Longbourn estate is entailed on the male line. Mr. Bennet, Longbourn's current owner, has no sons. Therefore the Bennet daughters must marry or face a lives of poverty following their father's death.
And of course, if Mr. Bennet did have a son, that son would be delighted to financially support his mother and five sisters for the rest of their days. John Dashwood certainly was.
The problem with all of this is that Mr. Bennet's intention to father a son does nothing to actually solve the problem of what to do for his wife and daughters following his demise and while one certainly hopes that a young Mr. Bennet would lovingly provide his mother with shelter until the end of her days, but what if a spinster sister survived him? Mr. Bennet would then be placing his trust in a hypothetical party who was even further removed from himself.
Of course, part of that problem was to be avoided by having the son join with his father to cut off the entail. Something which was possible to do with the heir's approval and could result in a more equitable distribution of the assets, possibly through actions such as selling off or mortgaging parts of the property (something the entail was designed to prevent as it would decrease the estate's overall value and thus the family's prestige) or selling off some resource attached to the property. All of this would have the impact of decreasing the son's income, possibly limiting his own ability to later provide for his own children.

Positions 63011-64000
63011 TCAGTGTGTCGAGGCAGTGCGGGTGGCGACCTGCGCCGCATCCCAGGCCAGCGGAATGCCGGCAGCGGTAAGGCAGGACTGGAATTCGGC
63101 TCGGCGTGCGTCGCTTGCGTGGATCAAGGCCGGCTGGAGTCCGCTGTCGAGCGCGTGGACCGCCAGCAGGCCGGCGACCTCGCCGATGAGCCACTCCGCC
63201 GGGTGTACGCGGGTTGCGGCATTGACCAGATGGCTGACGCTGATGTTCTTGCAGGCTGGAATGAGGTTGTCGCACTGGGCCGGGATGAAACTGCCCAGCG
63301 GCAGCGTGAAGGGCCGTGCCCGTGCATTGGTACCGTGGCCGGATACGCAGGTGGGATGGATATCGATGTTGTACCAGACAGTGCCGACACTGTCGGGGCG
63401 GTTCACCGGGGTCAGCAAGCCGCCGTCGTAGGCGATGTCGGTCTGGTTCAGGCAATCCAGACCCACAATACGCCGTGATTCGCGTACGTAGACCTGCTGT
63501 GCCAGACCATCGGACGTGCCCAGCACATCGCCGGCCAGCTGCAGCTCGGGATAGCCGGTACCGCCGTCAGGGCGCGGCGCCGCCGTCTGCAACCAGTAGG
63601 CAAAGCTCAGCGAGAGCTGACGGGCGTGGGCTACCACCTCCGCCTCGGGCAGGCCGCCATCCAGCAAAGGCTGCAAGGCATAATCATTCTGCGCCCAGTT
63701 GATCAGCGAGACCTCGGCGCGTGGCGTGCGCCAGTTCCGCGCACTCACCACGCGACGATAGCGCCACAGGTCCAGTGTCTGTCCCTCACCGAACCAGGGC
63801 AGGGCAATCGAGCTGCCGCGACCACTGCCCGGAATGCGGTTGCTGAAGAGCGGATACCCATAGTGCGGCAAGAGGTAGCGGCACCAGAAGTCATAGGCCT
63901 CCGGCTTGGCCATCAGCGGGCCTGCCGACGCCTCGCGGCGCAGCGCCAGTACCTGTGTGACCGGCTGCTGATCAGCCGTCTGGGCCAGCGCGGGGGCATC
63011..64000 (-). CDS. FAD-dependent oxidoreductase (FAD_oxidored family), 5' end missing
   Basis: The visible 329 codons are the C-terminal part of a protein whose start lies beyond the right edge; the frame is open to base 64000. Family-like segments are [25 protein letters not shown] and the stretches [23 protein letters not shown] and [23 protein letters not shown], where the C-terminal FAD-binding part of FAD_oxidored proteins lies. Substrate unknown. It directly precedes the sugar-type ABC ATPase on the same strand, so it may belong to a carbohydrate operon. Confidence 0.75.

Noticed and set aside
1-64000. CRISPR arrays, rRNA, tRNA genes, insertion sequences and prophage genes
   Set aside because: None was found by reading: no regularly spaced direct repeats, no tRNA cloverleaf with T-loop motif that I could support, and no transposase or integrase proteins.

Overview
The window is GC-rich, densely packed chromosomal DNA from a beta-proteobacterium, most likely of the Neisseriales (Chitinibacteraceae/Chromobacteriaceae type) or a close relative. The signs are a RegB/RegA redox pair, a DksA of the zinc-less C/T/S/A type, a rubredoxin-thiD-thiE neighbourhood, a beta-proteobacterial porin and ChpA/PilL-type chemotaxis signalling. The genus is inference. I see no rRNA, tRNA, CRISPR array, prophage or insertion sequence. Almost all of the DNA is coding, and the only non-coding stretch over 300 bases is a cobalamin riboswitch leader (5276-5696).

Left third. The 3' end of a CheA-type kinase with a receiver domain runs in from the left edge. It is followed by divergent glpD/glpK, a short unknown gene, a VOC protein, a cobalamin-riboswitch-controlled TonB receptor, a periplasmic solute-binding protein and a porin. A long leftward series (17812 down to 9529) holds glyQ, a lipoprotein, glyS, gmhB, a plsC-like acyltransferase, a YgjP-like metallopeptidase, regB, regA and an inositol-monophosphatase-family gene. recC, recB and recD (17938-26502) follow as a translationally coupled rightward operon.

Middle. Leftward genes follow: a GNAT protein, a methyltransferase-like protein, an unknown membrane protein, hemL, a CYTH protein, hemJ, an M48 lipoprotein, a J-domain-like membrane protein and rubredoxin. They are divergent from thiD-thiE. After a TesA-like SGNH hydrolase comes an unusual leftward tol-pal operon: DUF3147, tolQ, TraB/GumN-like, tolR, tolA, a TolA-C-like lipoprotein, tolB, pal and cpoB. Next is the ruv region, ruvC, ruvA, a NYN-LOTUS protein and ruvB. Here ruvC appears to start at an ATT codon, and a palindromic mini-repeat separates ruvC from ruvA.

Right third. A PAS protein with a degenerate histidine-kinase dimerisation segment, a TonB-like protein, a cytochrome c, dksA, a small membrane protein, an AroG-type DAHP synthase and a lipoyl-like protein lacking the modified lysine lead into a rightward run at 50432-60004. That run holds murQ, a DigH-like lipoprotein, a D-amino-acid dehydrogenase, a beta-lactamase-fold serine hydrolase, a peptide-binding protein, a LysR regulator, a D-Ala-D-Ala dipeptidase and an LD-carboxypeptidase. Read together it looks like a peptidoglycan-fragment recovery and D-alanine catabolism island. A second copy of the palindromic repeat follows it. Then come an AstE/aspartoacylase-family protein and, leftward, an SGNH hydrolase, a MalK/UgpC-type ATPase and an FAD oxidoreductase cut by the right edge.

I could go on, but the point of all this is that Mr. Bennet's grand scheme wasn't so much a plan of action as it was a plan to push his responsibilities onto the next generation in hopes that his heir would be willing to bear them.
Labels: Bennet Family, Entailments, Longbourn, Money Matters, Mr. Bennet, Pride and Prejudice